Guided open access is an important pilot because it allows us to offer a lower-priced OA option to our authors. However, it’s so much more than that because it also has the potential to help reduce some of the inefficiencies in the current peer review process. For example, authors often sequentially submit to multiple journals: they submit and get rejected, then submit to another journal and get rejected, before finally being accepted. This slows down the publication process and places additional burdens on peer reviewers. We hope that the more collaborative and efficient Guided OA pilot will allow authors to publish quickly and effectively in an appropriate journal within the Nature portfolio.
How did you develop the Guided OA concept? Did you consult stakeholders within the wider community?
The standard APC model does not work particularly well for highly selective journals with large teams of in-house editors and production staff; the APC needs to be high in order to cover the considerable costs incurred. We wanted to develop a more equitable model where the costs were shared across more submissions.
We considered introducing submission fees, but paying even a low fee (say €200) for a desk reject (without peer review) did not feel right to us. More importantly, many funders we spoke to did not like the idea of paying for desk rejection either.
The Guided OA model gets around this problem by ensuring that authors get something really valuable and useful -- the Editorial Assessment Report -- for a downpayment (€2190) on the final APC. Our goal is to work with authors to help them to make their paper publishable in one of the participating journals, without in any way compromising the editorial standards or integrity of the journals. We don’t want to lock in authors, so if they don’t want to be published in the recommended journal or are ultimately rejected, they are able to walk away and take the Editorial Assessment Report with them.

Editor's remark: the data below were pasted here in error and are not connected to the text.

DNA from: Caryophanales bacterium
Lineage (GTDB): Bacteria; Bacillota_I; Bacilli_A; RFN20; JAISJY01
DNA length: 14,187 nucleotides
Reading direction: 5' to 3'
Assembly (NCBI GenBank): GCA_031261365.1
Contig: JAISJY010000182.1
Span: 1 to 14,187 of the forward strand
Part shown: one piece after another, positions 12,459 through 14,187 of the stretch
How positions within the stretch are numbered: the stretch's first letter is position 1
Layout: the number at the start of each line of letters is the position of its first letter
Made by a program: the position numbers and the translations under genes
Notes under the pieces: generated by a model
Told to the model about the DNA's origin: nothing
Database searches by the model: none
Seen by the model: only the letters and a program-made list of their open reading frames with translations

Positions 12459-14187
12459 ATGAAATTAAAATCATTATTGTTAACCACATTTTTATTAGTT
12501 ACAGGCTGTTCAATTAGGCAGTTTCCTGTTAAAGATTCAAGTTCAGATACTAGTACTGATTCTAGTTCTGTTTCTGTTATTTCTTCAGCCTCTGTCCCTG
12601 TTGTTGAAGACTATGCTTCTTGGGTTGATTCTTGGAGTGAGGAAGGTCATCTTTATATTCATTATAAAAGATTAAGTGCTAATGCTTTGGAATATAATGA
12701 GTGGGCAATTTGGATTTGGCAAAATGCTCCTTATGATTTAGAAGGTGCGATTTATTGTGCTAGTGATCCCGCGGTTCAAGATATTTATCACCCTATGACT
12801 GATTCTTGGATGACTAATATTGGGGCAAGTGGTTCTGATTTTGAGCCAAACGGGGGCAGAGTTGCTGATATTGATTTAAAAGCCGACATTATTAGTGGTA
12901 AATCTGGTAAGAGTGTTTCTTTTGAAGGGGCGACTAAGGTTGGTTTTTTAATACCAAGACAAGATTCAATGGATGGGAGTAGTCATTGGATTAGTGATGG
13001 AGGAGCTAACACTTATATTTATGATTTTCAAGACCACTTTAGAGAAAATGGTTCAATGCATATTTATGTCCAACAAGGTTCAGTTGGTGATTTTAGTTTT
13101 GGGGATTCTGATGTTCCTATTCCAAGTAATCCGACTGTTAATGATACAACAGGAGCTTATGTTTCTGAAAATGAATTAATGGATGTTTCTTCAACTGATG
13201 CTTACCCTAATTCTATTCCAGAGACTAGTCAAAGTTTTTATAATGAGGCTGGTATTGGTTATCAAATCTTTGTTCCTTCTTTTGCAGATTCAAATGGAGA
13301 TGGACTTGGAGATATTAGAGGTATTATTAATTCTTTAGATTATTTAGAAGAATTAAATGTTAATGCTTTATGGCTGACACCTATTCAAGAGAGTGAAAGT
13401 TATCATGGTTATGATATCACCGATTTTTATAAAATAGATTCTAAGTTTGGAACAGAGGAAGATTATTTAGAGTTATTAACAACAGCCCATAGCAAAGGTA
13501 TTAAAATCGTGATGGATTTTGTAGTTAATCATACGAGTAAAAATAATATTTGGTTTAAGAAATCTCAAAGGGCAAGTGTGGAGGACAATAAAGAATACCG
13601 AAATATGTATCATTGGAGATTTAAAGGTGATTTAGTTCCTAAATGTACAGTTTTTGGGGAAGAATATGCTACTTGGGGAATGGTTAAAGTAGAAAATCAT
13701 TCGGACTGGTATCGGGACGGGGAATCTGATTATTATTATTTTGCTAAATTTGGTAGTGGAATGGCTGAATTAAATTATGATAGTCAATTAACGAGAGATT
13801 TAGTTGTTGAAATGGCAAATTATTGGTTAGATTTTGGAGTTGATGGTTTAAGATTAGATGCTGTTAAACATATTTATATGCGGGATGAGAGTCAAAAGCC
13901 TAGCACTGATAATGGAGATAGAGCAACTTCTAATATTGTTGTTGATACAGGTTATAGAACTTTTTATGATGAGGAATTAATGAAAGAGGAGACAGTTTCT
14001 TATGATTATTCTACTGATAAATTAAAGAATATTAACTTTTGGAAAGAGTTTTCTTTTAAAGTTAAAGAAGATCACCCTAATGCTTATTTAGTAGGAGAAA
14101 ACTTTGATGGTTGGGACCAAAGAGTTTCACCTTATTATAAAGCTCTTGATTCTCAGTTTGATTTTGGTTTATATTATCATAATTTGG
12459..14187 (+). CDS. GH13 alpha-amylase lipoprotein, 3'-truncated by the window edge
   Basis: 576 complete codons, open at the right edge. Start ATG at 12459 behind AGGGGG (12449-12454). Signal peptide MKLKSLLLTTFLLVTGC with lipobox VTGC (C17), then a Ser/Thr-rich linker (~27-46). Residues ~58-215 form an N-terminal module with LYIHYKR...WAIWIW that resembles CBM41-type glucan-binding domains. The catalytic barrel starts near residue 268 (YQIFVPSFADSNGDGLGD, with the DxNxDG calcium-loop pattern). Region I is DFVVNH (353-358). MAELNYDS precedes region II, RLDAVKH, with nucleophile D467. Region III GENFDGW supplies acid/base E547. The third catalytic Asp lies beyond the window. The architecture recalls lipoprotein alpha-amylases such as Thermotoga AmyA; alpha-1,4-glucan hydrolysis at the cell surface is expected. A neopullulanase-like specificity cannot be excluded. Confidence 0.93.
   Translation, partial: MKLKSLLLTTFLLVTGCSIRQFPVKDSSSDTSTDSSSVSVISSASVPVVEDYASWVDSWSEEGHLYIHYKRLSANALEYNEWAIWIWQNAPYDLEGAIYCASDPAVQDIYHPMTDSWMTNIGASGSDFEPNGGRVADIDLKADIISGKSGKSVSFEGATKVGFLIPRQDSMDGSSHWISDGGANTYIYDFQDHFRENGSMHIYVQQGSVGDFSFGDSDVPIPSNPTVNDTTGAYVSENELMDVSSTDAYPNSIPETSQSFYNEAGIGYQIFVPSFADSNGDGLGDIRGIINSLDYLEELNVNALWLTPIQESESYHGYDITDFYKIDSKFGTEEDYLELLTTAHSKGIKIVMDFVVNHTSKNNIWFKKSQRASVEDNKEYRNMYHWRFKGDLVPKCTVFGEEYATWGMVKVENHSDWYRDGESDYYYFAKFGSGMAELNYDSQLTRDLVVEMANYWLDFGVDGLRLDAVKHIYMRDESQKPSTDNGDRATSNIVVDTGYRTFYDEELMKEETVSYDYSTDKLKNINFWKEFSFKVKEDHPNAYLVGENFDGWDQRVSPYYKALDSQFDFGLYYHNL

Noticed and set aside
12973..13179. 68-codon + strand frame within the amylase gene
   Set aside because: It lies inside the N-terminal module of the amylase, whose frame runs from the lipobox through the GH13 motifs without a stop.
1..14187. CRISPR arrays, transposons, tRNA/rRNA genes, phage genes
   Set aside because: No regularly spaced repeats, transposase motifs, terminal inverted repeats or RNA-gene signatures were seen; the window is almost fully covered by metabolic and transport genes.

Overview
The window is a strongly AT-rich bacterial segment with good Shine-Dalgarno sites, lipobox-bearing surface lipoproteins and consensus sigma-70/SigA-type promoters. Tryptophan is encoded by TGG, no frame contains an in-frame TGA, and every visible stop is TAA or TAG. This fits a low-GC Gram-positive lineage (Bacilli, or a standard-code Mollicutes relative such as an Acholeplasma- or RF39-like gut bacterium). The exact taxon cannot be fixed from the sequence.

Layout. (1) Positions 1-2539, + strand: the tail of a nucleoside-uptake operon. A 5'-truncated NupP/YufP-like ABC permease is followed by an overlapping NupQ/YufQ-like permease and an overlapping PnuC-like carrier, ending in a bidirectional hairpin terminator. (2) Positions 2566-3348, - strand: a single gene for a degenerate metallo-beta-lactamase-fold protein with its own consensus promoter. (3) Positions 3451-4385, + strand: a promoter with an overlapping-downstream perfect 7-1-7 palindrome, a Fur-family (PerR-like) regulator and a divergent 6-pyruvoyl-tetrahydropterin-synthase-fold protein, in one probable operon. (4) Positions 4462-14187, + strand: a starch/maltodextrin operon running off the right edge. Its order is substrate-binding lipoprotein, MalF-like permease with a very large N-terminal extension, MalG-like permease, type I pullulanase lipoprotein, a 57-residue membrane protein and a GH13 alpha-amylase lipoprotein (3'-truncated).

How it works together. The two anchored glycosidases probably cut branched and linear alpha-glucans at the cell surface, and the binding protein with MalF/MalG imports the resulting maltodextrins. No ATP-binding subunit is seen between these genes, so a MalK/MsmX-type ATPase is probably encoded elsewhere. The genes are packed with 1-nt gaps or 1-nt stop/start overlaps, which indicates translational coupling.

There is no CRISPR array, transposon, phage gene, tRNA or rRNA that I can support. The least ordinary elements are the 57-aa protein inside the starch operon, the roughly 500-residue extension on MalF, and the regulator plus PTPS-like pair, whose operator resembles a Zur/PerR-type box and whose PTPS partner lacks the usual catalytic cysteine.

We repeatedly tested the concept with a small group of researchers who had previously published papers in Nature journals, and refined the approach based on their feedback. We also spoke to some influential funders to get their input on the model. I was hopeful that external stakeholders would see the value of the Guided OA approach, but I’ve been surprised and delighted by the incredibly positive feedback that we’ve received.
What value do the Nature journals add? Do we need selective journals at all?
I am biased, of course, but I think that highly selective journals, like the Nature journals, are an important part of the publishing ecosystem, because they focus intently on the needs of readers, not just authors. A traditional subscription model works well for publications that focus on readers and the costs of producing the journals can be covered by hundreds of thousands of readers, rather than a relatively small number of authors.
Nature journals add value by doing three things incredibly well: they filter; they enhance and they amplify.
Can you provide some high level information on choosing Guided OA, that our readers can pass to the authors in their organization?
You can trust Nature Portfolio editors to identify the most appropriate journal for your paper. Our in-house editors will assess your paper and, after seeking advice from peer reviewers, will suggest Nature Portfolio journal(s) that would be willing to consider a revised version of your manuscript.
If you would rather take your paper to another publisher at that point you can -- the referee reports will be portable.
If you decide to take up the offer of publication in the Nature Portfolio journal that the editors’ recommend, and if that journal is a Nature research journal, the total APC will be ~50% of the list price (€4790).
The editors of Nature Physics, which is one of the journals taking part in the Guided OA pilot, wrote an editorial about Guided OA, which you can read here.
An infographic that explains the process can be viewed here:
Want to find out more about Open Research and Transformative Journals at Springer Nature? Take a look at our landing page, and sign up to our Library Link newsletter to hear the latest on our transition to open access.